Rising property taxes is a frustrating fact of life in Chicago and greater Cook County. However, the City and County’s rising debt has caused politicians to increase real estate taxes to solve city and county’s budget woes. Even worse, county assessor’s valuation methodology has come under increasing scrutiny. Savvy homeowners need to understand how the system works and act proactively to moderate their taxes.
A Chicago Tribune FOIA lawsuit to uncover documents relating to Cook County’s assessment practices) revealed that county assessors often turned Zillow to adjust valuations on properties. This is a problem. Zillow admits that its rating system is flawed, giving itself 2 out of 5 stars score for accuracy of valuation. When did any of us choose to eat at a restaurant, or stay at a hotel, that was rated 2 out of 5!?!?!?
Zillow’s popular Zestimate calculation for home valuation practices, used as a tool for tax assessments, could not be a worse reference point for determining property values for tax purposes or otherwise.
Ok, that sounds bad – but why should it be a concern?
Paying large and increasing tax bills can stress the finances and emotions of any individual or family, especially if the system is skewed and one does not now that they are paying their “fair share”. This emotional and financial toll can be magnified in a divorce setting, where the role of a couple’s real estate assets, and its future viability, is perhaps the focus of dividing or allocating assets and cash flow.
In the case of a divorce settlement or estate division, the flawed valuation of a property can derail the financial aspects of the proceedings and cause unnecessary uncertainty for one or both parties. If the methodology of property is so faulty, how can the parties make educated and well considered decisions to assure that they receive their respective fair share of assets?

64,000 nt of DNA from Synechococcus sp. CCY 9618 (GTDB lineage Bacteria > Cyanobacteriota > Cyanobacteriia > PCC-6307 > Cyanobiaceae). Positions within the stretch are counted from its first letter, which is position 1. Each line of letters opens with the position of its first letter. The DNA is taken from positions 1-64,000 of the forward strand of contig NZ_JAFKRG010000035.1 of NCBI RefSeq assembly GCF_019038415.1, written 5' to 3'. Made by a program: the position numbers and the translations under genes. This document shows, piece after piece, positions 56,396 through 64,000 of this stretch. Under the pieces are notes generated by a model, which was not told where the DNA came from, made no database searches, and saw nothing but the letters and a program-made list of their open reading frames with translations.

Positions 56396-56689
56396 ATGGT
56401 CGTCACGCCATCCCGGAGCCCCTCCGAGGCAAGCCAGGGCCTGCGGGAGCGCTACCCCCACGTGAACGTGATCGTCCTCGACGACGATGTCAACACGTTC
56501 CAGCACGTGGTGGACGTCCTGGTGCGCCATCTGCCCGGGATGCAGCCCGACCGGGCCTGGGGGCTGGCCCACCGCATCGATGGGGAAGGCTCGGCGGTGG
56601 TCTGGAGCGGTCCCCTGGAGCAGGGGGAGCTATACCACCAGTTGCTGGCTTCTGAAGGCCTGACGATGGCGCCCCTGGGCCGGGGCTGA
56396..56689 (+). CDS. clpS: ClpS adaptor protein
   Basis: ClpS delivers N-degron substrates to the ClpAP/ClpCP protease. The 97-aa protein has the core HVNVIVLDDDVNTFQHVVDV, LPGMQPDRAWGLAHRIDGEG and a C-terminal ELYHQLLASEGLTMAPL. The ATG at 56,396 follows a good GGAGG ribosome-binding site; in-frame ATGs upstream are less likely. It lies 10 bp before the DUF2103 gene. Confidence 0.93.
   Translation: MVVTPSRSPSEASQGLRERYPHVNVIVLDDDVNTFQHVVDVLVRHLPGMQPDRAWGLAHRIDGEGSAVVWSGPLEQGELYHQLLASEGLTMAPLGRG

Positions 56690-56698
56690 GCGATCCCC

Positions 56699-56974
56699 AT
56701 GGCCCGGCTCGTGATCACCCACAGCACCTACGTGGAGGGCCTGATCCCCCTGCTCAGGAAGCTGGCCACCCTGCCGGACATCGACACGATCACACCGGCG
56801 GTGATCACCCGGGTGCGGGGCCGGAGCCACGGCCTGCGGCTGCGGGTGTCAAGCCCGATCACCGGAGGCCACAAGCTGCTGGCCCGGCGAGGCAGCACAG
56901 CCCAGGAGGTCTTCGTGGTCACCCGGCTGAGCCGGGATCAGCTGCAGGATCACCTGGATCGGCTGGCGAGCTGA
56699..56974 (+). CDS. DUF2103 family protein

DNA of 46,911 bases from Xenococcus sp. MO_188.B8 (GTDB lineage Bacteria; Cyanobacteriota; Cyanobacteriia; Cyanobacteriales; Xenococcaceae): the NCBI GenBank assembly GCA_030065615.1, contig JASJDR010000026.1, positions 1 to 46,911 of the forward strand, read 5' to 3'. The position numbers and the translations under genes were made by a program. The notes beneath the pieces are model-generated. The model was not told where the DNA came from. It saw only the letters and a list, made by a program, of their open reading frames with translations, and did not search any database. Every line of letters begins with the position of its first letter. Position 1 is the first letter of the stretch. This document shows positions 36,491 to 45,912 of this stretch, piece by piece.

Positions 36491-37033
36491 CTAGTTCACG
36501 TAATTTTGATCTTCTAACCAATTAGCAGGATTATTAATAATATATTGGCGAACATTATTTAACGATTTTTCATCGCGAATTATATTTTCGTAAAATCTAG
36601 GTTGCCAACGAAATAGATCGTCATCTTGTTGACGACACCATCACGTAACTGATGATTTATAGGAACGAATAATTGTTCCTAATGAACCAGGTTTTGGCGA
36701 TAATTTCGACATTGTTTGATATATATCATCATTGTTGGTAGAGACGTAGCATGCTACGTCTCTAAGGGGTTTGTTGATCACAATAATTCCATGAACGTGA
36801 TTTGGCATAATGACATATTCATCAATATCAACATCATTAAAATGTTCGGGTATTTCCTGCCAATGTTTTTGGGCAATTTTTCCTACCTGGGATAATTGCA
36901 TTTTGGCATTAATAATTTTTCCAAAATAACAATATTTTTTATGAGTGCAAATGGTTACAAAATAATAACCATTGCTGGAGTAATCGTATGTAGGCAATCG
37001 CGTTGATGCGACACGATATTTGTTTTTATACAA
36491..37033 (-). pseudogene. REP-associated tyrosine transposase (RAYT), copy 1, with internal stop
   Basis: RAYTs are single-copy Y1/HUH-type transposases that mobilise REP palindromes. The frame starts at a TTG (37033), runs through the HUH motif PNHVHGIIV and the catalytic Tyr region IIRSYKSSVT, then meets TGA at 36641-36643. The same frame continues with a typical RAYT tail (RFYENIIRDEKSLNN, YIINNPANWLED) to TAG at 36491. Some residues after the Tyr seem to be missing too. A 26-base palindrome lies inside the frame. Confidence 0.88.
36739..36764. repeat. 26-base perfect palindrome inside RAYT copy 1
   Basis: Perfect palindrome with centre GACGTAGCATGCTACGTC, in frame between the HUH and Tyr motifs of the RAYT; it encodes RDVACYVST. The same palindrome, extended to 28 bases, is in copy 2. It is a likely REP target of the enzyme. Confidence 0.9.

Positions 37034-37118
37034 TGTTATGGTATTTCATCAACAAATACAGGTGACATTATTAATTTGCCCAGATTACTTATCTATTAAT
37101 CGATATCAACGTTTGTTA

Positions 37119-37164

So is this Zillow’s problem?
Not necessarily. Zillow deserves credit for openly admitting the flaws in their data, although they (for good reason) don’t widely publicize these flaws. However, the truth is that like any other ratings/valuation algorithm, the formula used to calculate these valuations is constantly being updated. This means that if you haven’t checked on the Zestimate score (or similar valuation estimate from a competitor) in over a year, there’s a good chance an adjustment has already been made that alters the property valuation, to the tune of thousands of dollars in many cases. In all cases, the resort to expert real estate tax attorneys is needed to identify and challenge inaccurate property valuations and assessments.
So, what to do about Zillow?
Take Zillow and similar sites with a grain of salt, and a serious dose of caution. While they can provide immediate ballpark guestimates, one must continue to do more serious research on actual sales comparable(s) with a licensed real estate broker. This is not only important when creating expectations as to property values, but even more so when arriving at hard figures for use during complicated and contentious legal or business proceedings.